The Sustainable Diets Blog

Eating, Wellness, Gardening, Recipes and Loving our Planet. By Teri Underwood.

Should I Choose Imported Organic or Local Conventional?

Although there is no clear cut answer to this question, there are several factors (described below) that can help you make a more informed food choice.

Comparing Organic and Conventional Production Methods

Most U.S. farms are “conventional”, where foods are often produced using synthetic pesticides, synthetic or sewage sludge-based fertilizers, ionizing radiation, genetic modified seed, antibiotics or hormones. In contrast, in organic production, food is required to be produced without any of these substances. “Organic” refers to a process of food production that is monitored by the government and must adhere to the USDA National Organic Program (NOP) rules. The NOP rules for organic farming mandate land management practices that conserve and protect fertile soil, promote biodiversity, and keep the water clean. For more information visit the NOP web site at: http://www.ams.usda.gov/AMSv1.0/nop

Comparing Carbon Footprints

Conventional farms use more energy and emit more greenhouse gases (GHG) than organic farms. Many people want to lower the “Carbon Footprint” of their food. This is a measure of carbon dioxide (the major GHG) production from field to plate. A variety of factors affect the carbon footprint, including: pesticide and synthetic fertilizer use (these are the biggest energy users), processing, travel distance and mode of transportation (plane, truck, car, boat, train). A new study finds the lion’s share of the carbon footprint occurs in food production (83%), transport accounts for only 11%. The energy used transporting organic foods is offset by the energy saved growing foods without synthetic chemicals and fertilizers. To calculate your diet’s carbon footprint go to the Bon Appetit Management Company’s website tool athttp://www.eatlowcarbon.org/# .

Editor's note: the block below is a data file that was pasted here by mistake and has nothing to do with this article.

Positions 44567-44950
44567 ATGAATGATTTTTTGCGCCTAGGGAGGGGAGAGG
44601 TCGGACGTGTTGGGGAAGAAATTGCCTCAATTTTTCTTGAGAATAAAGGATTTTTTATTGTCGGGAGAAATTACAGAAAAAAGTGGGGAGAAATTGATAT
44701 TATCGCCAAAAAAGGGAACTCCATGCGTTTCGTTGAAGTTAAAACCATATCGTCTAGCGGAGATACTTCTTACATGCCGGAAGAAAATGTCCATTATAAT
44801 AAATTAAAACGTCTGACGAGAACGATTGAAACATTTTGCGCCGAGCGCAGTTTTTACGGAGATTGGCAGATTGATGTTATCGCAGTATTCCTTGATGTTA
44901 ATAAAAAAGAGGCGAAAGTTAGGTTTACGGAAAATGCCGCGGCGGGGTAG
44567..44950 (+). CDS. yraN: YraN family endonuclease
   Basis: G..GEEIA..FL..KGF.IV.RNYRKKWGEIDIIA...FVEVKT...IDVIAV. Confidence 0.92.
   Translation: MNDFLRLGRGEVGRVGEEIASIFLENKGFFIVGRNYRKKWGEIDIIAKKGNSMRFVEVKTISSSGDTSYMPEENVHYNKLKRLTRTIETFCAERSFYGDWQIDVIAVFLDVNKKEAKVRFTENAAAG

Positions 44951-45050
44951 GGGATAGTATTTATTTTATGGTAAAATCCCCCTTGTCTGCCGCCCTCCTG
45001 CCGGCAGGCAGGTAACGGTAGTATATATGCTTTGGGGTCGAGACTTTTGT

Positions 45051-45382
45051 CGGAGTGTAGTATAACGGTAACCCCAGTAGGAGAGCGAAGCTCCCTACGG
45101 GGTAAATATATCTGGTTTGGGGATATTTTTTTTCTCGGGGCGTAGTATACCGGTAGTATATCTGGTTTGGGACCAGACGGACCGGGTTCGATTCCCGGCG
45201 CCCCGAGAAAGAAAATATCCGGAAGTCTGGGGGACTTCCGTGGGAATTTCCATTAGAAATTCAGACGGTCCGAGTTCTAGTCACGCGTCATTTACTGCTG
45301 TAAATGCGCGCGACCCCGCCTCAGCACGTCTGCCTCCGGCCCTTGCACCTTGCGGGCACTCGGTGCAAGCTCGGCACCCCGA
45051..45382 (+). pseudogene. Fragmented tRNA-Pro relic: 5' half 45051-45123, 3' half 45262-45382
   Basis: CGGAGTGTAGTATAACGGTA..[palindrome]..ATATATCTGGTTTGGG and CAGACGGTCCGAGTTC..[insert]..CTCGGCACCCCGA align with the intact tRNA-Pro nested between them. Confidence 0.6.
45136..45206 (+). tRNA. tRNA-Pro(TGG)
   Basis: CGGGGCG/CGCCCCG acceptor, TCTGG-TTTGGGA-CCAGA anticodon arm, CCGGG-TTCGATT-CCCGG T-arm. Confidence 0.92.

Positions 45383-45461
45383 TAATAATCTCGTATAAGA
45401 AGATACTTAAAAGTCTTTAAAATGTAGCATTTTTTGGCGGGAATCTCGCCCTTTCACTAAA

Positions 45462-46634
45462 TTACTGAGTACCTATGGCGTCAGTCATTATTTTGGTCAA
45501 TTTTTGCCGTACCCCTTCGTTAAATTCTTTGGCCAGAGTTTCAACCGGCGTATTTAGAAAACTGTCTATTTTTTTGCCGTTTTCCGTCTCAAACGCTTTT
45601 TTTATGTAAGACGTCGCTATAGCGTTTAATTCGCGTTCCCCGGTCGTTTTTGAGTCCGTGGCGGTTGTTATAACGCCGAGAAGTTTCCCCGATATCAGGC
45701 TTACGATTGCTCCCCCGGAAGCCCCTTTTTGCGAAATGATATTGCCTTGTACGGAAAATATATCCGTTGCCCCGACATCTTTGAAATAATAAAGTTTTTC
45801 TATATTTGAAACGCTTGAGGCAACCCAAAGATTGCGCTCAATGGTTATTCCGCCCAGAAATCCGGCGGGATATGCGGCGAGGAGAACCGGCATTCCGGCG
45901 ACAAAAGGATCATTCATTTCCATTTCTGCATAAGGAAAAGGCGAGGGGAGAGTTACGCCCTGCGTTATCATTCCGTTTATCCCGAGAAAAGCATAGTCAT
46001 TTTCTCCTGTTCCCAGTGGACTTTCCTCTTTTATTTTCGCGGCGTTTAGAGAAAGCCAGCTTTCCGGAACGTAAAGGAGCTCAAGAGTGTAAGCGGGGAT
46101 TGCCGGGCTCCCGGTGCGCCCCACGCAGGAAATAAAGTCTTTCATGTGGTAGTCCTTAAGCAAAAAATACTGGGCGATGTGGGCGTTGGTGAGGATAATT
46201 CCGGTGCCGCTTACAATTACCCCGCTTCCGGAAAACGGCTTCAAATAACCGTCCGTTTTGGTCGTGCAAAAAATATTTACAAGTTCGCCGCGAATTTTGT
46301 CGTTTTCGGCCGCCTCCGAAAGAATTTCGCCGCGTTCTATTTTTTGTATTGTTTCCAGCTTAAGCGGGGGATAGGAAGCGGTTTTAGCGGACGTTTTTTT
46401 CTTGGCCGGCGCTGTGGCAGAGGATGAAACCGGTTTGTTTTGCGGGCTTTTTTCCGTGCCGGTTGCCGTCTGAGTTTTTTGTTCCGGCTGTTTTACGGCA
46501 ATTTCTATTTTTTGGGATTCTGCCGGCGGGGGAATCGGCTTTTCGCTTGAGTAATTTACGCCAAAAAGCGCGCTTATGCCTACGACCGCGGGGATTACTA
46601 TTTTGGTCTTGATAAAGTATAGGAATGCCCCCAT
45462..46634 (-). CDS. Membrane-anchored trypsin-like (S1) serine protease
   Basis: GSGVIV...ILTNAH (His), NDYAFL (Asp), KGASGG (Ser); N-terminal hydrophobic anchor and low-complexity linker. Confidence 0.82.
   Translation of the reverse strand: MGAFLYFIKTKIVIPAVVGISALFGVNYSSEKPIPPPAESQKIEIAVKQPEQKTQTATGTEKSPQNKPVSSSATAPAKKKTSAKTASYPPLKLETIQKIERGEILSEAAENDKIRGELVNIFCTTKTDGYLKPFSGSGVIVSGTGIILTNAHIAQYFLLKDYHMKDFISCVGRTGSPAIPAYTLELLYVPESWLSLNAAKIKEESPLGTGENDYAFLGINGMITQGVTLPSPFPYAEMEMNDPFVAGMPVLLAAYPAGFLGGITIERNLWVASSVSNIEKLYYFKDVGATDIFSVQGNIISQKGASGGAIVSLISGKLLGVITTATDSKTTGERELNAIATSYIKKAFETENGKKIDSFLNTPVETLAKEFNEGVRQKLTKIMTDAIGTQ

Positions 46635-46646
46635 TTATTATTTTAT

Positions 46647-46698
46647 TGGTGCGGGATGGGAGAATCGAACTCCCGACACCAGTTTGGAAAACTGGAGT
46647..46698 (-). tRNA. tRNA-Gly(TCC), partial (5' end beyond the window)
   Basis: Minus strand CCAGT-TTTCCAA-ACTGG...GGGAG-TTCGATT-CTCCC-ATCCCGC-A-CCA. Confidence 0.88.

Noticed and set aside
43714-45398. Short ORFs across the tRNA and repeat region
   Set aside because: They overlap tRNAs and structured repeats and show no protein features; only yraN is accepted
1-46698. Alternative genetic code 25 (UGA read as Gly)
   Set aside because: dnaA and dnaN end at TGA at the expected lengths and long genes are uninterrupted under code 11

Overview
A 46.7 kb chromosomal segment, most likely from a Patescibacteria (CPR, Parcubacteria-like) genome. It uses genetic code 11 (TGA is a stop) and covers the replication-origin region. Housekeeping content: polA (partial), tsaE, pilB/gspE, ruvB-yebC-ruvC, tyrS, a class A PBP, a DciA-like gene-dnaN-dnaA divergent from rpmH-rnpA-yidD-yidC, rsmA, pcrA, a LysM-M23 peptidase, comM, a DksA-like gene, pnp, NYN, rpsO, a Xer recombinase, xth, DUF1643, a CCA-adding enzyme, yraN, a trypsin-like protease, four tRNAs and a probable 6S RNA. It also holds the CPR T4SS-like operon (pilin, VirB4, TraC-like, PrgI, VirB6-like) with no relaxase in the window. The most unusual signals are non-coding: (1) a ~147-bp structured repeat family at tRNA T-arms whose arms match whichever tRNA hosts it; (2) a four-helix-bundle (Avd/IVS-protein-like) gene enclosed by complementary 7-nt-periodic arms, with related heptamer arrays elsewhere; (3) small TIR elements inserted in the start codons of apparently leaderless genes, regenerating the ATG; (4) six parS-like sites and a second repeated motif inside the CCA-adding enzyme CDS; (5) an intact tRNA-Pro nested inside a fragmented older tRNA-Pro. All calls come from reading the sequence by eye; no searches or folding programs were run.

The Issue of Genetically Modified Food

Another consideration is the use of genetically modified (GM) seed. Some scientists and organizations are concerned with potential risks to both the environment and human health from GM foods. The NOP bans GM seed in organic farming. In contrast, GM seed is widely used in conventional farming, particularly in the production of corn and soy. Conventionally produced GM corn and soy are used extensively as livestock feed. In contrast, the NOP mandates 100% organic feed for animals used to produce organic milk, chicken, beef, and pork.

Is the Farm Sustainable?

Sustainably managed farms take care of the soil and water and treat animals humanely. A local farm does not always mean a sustainable farm, but often it is. Local, small farms tend to be more diverse and much easier on the land than large conventional farms. A good way to evaluate this is to learn about the farm that produced your food. The next time you are at the farmer’s market talk to the farmer. Even though the farm’s food is not labeled as “organic”, the farmer may not be able to afford the expense of becoming certified, the food may still be grown without synthetic chemicals and artificial synthetic fertilizers.